At New American Indian Museum, Artifacts Are "Alive"

John Roach
for National Geographic News
Updated September 21, 2004

When the Smithsonian Institution's new National Museum of the American Indian opened today in Washington, D.C., visitors got their first glimpses of many artifacts that, in the eyes of Indians, are literally alive. (See photos of exhibits.)

"The items are alive, just like Indian people are alive," said historian Clifford Trafzer, director of American Indian Studies at the University of California, Riverside.

Trafzer, who is of Wyandot Indian ancestry, co-edited Native Universe: Voices of Indian America, a book being published in conjunction with the museum opening. He said the access that American Indians have to the items in the museum helps keep the artifacts alive.

For example, certain cultures believe that wooden masks must be fed corn pollen or cornmeal—to demonstrate to the masks' spirits that they are being cared for. The new museum curators's allow tribal elders to do the honors.

"A lot of people would think that is crazy, but within the cultures that is the belief—that is the truth for them," Trafzer said. "The museum respects that truth."

Curator Mary Jane Lenz said the staff will even loan out items for ceremonial purposes. In fact, the museum recently loaned a beaded dance collar to a community in the U.S. Pacific Northwest to dedicate a new dance hall.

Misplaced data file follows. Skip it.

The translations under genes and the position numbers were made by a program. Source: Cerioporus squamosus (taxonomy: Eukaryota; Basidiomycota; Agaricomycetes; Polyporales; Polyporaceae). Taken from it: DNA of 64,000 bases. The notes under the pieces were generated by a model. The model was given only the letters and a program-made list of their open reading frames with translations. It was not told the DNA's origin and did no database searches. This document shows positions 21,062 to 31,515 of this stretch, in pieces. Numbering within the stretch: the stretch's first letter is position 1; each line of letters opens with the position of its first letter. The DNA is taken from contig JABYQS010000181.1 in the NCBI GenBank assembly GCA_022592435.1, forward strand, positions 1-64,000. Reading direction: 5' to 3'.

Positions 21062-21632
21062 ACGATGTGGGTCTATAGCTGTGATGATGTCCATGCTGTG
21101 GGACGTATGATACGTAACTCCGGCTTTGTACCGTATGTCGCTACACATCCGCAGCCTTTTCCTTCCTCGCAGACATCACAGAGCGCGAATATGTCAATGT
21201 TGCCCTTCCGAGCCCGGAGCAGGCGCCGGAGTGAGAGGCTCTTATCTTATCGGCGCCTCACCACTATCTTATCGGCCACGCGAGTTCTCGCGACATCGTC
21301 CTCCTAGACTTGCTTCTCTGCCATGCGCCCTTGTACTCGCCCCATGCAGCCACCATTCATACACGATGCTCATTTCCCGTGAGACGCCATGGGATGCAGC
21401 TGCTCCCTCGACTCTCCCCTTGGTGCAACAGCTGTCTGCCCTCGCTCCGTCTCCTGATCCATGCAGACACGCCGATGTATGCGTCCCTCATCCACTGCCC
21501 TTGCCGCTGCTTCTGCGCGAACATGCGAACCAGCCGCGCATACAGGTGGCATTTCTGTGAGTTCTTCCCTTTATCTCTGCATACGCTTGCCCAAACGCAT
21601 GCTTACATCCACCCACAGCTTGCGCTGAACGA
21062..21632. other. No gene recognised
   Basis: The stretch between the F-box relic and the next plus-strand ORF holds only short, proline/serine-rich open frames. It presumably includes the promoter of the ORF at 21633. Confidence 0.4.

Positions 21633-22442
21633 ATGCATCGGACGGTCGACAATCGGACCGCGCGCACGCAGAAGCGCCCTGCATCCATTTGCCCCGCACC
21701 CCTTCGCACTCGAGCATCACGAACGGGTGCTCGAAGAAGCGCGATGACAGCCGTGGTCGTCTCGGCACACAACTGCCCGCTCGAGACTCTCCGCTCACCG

"It was not simple. There had to be careful work by the conservators to ensure its safety, it had to be transported out by hand, there was a lot of documentation of the whole process—but it worked out very well," Lenz said.

The Collections

The museum's artifacts include some 800,000 pieces and span 10,000 years. They hail from more than a thousand indigenous cultures in the Americas, from the Arctic to the southern tip of South America.

"One of the things that makes this collection unique is its hemispheric nature. Few places have extensive collections from all of the Americas," Lenz said.

There are wooden and stone carvings and masks from the northwest coast of North America, pottery and basketry from the southwestern United States, textiles and gold from the Andes mountains, and elaborate featherwork from the Amazon River Basin.

The collections also include funerary, religious, and ceremonial objects associated with living cultures. But such objects are displayed only with the approval of the appropriate tribes.

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